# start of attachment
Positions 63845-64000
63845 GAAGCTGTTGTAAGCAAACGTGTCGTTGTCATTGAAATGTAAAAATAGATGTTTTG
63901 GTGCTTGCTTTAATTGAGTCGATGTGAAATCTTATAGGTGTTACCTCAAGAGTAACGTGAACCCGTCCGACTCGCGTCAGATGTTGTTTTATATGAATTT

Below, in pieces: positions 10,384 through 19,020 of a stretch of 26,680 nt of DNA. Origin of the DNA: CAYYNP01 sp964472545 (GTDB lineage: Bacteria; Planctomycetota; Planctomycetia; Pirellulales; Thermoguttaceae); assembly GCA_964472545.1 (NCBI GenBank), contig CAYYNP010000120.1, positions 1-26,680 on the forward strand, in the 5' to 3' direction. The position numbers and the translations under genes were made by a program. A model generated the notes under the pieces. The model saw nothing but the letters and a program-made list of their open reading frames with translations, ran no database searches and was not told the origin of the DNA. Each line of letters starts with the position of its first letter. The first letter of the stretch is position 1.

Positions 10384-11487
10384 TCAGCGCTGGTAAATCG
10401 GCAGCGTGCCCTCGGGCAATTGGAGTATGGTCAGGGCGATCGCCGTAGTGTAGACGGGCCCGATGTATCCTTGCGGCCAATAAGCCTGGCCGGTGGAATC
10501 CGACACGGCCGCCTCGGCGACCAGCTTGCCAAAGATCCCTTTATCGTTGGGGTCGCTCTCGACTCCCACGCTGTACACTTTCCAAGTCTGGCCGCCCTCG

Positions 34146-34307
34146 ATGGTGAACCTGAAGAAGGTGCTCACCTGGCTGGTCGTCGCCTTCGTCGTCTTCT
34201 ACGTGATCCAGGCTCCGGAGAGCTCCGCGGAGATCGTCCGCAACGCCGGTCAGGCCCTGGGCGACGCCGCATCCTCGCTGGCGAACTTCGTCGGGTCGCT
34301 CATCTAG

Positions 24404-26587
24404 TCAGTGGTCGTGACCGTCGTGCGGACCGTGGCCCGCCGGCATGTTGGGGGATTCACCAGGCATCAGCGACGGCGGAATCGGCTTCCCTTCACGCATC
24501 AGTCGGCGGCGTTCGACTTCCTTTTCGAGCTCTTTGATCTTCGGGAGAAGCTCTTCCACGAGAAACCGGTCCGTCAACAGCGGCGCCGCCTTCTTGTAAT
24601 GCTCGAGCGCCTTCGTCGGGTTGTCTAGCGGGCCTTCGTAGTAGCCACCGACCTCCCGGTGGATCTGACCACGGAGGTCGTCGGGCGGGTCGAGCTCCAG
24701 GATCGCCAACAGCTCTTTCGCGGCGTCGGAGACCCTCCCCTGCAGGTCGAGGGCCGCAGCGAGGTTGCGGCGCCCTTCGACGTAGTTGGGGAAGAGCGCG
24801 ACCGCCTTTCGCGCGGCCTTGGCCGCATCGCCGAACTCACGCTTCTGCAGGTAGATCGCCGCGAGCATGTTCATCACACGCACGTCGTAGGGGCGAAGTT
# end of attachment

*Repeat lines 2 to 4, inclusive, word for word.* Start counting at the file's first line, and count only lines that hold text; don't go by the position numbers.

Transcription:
63845 GAAGCTGTTGTAAGCAAACGTGTCGTTGTCATTGAAATGTAAAAATAGATGTTTTG
63901 GTGCTTGCTTTAATTGAGTCGATGTGAAATCTTATAGGTGTTACCTCAAGAGTAACGTGAACCCGTCCGACTCGCGTCAGATGTTGTTTTATATGAATTT

Below, in pieces: positions 10,384 through 19,020 of a stretch of 26,680 nt of DNA. Origin of the DNA: CAYYNP01 sp964472545 (GTDB lineage: Bacteria; Planctomycetota; Planctomycetia; Pirellulales; Thermoguttaceae); assembly GCA_964472545.1 (NCBI GenBank), contig CAYYNP010000120.1, positions 1-26,680 on the forward strand, in the 5' to 3' direction. The position numbers and the translations under genes were made by a program. A model generated the notes under the pieces. The model saw nothing but the letters and a program-made list of their open reading frames with translations, ran no database searches and was not told the origin of the DNA. Each line of letters starts with the position of its first letter. The first letter of the stretch is position 1.